Thoracic splenosis is an uncommon manifestation and, to date less than 40 cases have been documented in literature (3).
2) Cases of thoracic splenosis remain rare with at the time of writing less than 40 documented cases being recorded in literature (3).
Symptoms arising from thoracic splenosis are rare and majority of them are discovered incidentally on imaging (9).
Noninvasive methods of diagnosing thoracic splenosis.
Noninvasive diagnosis of posttraumatic thoracic splenosis.
There are a few case reports of thoracic splenosis diagnosed by FNA cytology.
Thoracic splenosis diagnosed by fine-needle aspiration cytology: a case report.
Key Words: splenosis, thoracic splenosis, abdominal/pelvic/thoracic nodules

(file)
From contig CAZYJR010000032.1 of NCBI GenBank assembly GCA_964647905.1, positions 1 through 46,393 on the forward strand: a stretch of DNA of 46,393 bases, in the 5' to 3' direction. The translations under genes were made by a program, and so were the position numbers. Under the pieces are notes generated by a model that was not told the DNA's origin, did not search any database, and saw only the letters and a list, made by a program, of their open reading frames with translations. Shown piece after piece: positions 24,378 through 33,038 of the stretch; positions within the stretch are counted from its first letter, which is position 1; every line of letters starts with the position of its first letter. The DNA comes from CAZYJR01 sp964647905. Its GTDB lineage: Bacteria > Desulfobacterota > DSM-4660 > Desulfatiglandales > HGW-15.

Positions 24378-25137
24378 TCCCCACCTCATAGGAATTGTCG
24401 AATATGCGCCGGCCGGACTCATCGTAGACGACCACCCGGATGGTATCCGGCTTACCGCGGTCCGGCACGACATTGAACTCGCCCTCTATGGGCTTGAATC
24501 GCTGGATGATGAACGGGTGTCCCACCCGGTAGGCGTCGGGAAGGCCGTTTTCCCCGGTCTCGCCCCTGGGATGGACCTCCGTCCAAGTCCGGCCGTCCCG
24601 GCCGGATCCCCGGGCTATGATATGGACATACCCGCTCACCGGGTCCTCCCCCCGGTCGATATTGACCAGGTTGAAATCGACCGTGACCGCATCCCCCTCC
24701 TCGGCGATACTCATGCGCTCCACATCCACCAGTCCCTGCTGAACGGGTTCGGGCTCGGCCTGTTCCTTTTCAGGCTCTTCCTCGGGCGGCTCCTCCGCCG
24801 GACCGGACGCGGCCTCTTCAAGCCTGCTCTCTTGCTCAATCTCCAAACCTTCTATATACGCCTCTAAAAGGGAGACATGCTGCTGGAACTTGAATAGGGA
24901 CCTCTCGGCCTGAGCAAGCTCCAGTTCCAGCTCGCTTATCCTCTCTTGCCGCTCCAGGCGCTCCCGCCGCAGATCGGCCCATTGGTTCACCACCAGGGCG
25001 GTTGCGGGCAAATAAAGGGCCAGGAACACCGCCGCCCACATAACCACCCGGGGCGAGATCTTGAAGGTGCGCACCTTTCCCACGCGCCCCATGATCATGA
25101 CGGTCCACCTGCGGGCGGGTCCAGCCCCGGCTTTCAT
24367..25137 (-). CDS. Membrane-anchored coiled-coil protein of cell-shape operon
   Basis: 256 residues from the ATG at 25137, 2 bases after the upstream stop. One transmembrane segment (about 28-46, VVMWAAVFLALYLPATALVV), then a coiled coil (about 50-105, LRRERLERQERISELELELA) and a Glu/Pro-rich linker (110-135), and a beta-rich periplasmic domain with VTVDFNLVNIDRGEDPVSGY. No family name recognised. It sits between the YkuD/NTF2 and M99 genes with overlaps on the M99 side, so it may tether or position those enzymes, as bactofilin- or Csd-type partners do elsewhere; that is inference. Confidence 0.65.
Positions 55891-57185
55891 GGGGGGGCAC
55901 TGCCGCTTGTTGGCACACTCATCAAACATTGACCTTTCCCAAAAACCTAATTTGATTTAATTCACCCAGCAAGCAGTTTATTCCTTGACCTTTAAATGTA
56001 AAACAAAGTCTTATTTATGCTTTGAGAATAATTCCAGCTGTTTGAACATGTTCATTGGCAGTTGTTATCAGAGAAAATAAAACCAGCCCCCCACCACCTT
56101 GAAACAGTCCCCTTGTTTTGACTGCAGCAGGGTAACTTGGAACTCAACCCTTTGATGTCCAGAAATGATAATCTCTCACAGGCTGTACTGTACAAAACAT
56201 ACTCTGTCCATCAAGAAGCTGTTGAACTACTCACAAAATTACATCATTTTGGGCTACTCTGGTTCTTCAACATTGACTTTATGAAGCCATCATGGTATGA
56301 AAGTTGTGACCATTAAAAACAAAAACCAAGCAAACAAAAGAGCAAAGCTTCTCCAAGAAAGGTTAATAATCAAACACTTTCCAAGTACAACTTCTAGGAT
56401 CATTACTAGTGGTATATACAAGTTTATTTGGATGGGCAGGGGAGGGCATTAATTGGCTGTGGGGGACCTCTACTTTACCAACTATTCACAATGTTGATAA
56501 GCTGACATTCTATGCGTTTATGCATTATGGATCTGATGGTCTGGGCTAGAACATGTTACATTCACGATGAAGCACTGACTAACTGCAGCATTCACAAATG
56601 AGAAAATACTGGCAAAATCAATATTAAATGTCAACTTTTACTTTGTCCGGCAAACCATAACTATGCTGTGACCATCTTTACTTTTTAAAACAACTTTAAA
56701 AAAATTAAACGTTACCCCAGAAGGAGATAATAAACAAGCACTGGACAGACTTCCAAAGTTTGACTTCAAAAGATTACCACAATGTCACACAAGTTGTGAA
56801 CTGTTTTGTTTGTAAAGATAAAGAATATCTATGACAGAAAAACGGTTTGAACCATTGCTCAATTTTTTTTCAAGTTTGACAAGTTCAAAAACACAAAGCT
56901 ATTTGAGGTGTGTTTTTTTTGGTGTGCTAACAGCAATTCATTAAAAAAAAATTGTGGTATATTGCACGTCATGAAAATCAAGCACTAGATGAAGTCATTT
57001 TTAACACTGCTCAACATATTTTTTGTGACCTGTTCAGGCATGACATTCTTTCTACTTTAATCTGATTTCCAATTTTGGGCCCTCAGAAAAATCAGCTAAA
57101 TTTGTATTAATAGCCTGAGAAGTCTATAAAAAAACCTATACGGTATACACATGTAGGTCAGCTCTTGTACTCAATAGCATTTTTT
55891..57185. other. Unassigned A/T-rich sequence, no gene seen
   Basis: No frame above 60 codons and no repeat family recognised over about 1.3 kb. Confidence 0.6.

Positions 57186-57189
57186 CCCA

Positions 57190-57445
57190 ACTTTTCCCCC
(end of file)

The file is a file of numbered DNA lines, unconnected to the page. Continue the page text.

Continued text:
Given the history of splenic and diaphragmatic trauma, a diagnosis of thoracic splenosis was considered and a subsequent heat-damaged red blood cell scan was obtained (Fig.
17) Thoracic splenosis occurs much less frequently, in possibly 18% of postsplenic rupture cases.
22,24) The average reported time delay in thoracic splenosis is 21 years, with a range of 3 to 45 years.
4) Similarly, thoracic splenosis
(including intrapulmonary splenosis) is a rare condition occurring in patients following splenic laceration, sometimes resulting in several (or hundreds) of ectopic nodules because of hematogenous dispersal of native tissue.